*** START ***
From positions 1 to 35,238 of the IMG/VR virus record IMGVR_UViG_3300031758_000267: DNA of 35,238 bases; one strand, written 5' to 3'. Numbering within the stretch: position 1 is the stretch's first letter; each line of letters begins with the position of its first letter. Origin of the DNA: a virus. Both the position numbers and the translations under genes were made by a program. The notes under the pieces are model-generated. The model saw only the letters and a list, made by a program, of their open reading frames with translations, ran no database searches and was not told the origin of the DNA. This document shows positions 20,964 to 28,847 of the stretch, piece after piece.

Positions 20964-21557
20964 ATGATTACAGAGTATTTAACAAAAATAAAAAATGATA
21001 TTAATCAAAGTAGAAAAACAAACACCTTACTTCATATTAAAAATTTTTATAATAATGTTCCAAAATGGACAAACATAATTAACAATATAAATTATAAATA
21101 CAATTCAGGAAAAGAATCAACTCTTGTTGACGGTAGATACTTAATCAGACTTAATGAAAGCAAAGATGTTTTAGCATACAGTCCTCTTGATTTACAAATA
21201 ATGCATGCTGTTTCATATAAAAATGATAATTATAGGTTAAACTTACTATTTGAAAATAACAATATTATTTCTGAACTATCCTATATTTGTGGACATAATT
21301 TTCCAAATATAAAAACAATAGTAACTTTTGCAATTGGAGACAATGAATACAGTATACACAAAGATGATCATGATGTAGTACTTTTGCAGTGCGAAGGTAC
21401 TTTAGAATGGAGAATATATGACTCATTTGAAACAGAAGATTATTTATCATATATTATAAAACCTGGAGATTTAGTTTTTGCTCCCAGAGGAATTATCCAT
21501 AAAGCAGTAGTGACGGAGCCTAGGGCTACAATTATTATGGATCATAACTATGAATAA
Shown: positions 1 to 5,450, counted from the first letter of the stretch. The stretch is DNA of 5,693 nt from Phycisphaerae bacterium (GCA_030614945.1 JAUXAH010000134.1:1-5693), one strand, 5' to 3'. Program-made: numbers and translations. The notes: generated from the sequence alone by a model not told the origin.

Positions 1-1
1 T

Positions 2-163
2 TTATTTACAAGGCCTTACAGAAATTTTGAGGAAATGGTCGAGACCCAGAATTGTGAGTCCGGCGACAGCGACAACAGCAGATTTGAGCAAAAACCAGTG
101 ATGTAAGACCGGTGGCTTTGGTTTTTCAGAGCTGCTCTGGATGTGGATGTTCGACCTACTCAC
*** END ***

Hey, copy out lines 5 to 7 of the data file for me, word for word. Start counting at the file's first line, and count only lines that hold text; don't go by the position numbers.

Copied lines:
21101 CAATTCAGGAAAAGAATCAACTCTTGTTGACGGTAGATACTTAATCAGACTTAATGAAAGCAAAGATGTTTTAGCATACAGTCCTCTTGATTTACAAATA
21201 ATGCATGCTGTTTCATATAAAAATGATAATTATAGGTTAAACTTACTATTTGAAAATAACAATATTATTTCTGAACTATCCTATATTTGTGGACATAATT
21301 TTCCAAATATAAAAACAATAGTAACTTTTGCAATTGGAGACAATGAATACAGTATACACAAAGATGATCATGATGTAGTACTTTTGCAGTGCGAAGGTAC